It’s easy to become overwhelmed with all this planning, but experts assure us any action is better than no action. Start by stashing emergency supplies in one central location, a little at a time. Eventually, you will have a well-stocked Stay at Home Kit. Click on the links below for more information about certain items

THE STAY AT HOME KIT

Containers

  • Large Sturdy Bin (wheels are a plus)
  • Large Trash Can with Lid (wheels area plus)
  • Assorted Bins for Smaller Items with Labels

First Aid

  • Advanced First Aid Kit
  • Sunscreen
  • Bug Repellant
  • Prescription Medications
  • Anti-Diarrheal
  • Pain Relief/Fever Reducer
  • Antihistamine

Shelter & Warmth

  • Generator
  • Tent/Tarp
  • Extra Blankets/Sleeping Bags
  • Space Blankets
  • Stocking Hat
  • Warm Gloves
  • Warm Coat/Rain Coat
  • Complete Change of Clothes
  • Shoes & Socks
  • Warming Packets
  • Sunglasses

Hands/Feet/Head Protection

  • Sturdy Shoes
  • Work Gloves
  • Hard Hat

Water

  • Bottled Water (1 gallon/person/day)
  • Water Filter System
  • Water Containment System
  • Bleach/Eyedropper
  • Hot Water Heater
  • Pool/Hot Tub Water (ok for bathing or flushing)

Food

  • Non-perishable Dry Goods
  • Canned Goods
  • Dry Milk
  • Peanut Butter
  • Nuts/Bars
  • Instant Coffee/Tea
  • Powdered Energy Drinks
  • Emergency Supply of Food

Important Documents

  • ID Documents
  • Cash (small denominations)

Tools

  • All Purpose Tool Kit
  • Leatherman Tool/ Pocket
  • Knife/Utility Knife
  • Wrench (to turn off natural gas)
  • Duct Tape
  • Rope
  • Dust Masks
  • Goggles
  • Crowbar

Communication

  • Radio (solar, crank or battery)
  • Hard Line Phone
  • Mobile Phones
  • Whistles

Lighting

  • Head-mounted Flashlights
  • Flashlights (solar, crank or battery)
  • Lanterns (solar, crank, battery or propane)
  • Candles (contained)
  • Lighter/Waterproof Matches
  • Glow Sticks

Power

  • Generator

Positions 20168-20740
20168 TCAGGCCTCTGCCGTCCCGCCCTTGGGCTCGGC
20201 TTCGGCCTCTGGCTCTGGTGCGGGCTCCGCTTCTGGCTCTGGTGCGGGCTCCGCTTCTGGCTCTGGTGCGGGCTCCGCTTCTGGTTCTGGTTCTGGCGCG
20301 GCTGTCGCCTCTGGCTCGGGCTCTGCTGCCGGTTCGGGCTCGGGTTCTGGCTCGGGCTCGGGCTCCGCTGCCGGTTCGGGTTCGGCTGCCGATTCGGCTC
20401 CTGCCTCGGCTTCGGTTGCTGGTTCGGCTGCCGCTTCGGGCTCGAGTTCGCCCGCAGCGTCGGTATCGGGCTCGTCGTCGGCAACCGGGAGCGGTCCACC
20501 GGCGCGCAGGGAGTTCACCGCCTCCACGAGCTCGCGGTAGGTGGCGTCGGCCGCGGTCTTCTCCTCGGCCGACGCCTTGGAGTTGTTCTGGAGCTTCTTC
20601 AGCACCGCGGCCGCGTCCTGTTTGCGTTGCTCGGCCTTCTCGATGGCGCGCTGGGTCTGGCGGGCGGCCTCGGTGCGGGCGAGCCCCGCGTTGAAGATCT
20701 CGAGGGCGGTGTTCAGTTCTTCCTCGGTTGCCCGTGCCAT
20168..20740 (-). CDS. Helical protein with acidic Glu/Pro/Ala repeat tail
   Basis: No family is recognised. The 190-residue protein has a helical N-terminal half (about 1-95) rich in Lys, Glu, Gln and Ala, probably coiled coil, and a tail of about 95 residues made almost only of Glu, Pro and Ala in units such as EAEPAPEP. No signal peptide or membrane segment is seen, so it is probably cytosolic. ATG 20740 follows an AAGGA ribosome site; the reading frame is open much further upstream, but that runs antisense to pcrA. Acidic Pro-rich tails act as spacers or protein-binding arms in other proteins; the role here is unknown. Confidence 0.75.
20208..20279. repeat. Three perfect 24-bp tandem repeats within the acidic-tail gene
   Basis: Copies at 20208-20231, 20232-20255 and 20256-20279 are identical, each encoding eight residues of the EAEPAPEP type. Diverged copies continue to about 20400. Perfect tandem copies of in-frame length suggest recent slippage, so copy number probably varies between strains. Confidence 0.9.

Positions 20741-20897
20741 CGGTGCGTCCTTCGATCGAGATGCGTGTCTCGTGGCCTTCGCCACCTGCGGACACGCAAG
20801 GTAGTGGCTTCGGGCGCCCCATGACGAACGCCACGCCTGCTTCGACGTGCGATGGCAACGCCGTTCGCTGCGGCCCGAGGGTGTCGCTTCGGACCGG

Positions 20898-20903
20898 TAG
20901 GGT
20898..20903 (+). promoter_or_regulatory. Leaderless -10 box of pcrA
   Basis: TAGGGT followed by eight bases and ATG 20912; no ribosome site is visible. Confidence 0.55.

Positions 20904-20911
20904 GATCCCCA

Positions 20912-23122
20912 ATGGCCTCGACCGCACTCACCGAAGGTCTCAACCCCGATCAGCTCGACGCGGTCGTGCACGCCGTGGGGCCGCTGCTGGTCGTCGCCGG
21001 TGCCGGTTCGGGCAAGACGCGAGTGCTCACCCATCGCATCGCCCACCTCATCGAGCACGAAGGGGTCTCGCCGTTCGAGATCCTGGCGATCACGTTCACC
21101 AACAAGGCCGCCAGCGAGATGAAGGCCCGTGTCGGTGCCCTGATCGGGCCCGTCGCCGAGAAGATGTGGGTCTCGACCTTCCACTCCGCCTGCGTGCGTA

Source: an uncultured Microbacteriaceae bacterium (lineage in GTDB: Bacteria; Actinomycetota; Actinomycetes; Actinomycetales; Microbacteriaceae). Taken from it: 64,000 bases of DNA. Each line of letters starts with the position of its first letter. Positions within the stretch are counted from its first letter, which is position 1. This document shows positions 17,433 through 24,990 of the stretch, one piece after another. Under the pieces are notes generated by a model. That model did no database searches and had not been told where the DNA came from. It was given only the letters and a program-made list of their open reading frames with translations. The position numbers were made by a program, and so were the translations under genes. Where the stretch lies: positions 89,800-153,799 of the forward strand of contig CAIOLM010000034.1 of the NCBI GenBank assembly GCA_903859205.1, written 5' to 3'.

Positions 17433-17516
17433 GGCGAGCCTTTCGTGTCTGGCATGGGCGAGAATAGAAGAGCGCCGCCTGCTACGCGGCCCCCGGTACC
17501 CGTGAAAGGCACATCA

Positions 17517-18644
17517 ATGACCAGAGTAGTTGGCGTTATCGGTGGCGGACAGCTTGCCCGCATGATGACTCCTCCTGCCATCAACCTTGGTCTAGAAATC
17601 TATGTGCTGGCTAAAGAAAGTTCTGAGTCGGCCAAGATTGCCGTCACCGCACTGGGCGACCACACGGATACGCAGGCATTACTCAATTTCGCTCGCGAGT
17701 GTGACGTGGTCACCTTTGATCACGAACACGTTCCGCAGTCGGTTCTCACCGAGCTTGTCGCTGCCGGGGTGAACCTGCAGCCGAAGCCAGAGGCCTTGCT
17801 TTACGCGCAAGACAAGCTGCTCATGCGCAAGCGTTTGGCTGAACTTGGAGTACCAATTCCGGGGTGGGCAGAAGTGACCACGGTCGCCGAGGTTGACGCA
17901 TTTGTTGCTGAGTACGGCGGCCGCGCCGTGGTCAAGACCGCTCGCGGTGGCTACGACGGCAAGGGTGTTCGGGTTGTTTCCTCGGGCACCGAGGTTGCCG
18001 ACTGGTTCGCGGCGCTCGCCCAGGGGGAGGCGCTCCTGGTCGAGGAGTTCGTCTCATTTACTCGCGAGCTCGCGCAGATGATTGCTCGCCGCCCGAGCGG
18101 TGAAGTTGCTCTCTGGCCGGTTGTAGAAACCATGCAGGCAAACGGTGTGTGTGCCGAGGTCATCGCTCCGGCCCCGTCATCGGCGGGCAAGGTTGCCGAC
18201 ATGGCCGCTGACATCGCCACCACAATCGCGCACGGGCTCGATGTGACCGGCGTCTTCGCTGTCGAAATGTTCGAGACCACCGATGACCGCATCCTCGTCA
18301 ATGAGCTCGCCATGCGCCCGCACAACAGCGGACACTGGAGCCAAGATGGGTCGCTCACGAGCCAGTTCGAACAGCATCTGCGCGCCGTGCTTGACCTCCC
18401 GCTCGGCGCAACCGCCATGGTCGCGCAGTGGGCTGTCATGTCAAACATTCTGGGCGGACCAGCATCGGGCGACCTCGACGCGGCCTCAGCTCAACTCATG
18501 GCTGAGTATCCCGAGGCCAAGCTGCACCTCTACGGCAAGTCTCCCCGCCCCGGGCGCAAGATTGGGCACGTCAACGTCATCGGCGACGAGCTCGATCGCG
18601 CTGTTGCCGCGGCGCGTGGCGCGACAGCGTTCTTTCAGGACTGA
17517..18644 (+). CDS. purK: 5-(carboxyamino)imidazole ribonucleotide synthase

• Batteries
  • Solar Chargers
  • Extension Cords

Fire Safety

  • Fire Extinguishers
  • Kitchen
  • Garage
  • Each Floor

Food Prep

  • Camping Stove & Fuel
  • BBQ Grill & Fuel or Charcoal
  • Cooking Pot(s)
  • Cooking Utensils
  • Can Opener
  • Knives
  • Corkscrew
  • Plastic Plates, Cups & Eating Utensils

Hygiene & Sanitation

  • Wet Wipes
  • Hand Sanitizer
  • Antibacterial Dish Soap
  • Laundry Soap
  • Unscented Bleach
  • Sponge
  • Towels
  • Paper Towels
  • Garbage Bags

Toiletries/Personal Care

  • Glasses
  • Contact Case & Saline
  • Hearing Aid Batteries
  • Toilet Paper
  • Toothbrush, Toothpaste and Floss
  • Tissues
  • Cotton Balls & Swabs
  • Shampoo & Conditioner
  • Body Wash or Soap
  • Wash Cloths & Towels
  • Deodorant
  • Lotion
  • Razor & Shaving Cream
  • Nail File
  • Feminine Products

Baby & Children

  • Formula & Bottles
  • Baby Food
  • Kid Food/Snacks
  • Diapers & Wipes
  • Change of Clothes
  • Blanket(s)
  • Comfort Item
  • Crayons/Markers
  • Books/Activity Books

Pet (have your pet microchipped if possible)

  • Collar with Tags
  • Leash
  • Food & Treats
  • Kennel/Cage
  • Toy/Chew Toy
  • Playing Cards

Entertainment

  • Pen & Paper
  • Scissors
  • Prayer Items
  • Books & Puzzle Books
  • Toys & Games
  • Crafts & Projects

It’s impossible to prepare for every sort of disaster, but it IS possible to do something today.

Talk to your family.

Start making a plan.

Start building your kit.

Remember: doing something is better than doing nothing!

Come back next week for our final kit: the IDENTITY KIT

By the way, the following websites have loads of information about disaster preparedness:

The American Red Cross

Centers for Disease Control and Prevention (the CDC)

Federal Emergency Management Agency (FEMA)

Ready.gov (a part of FEMA)

EmergencyKits.com

Survival Supply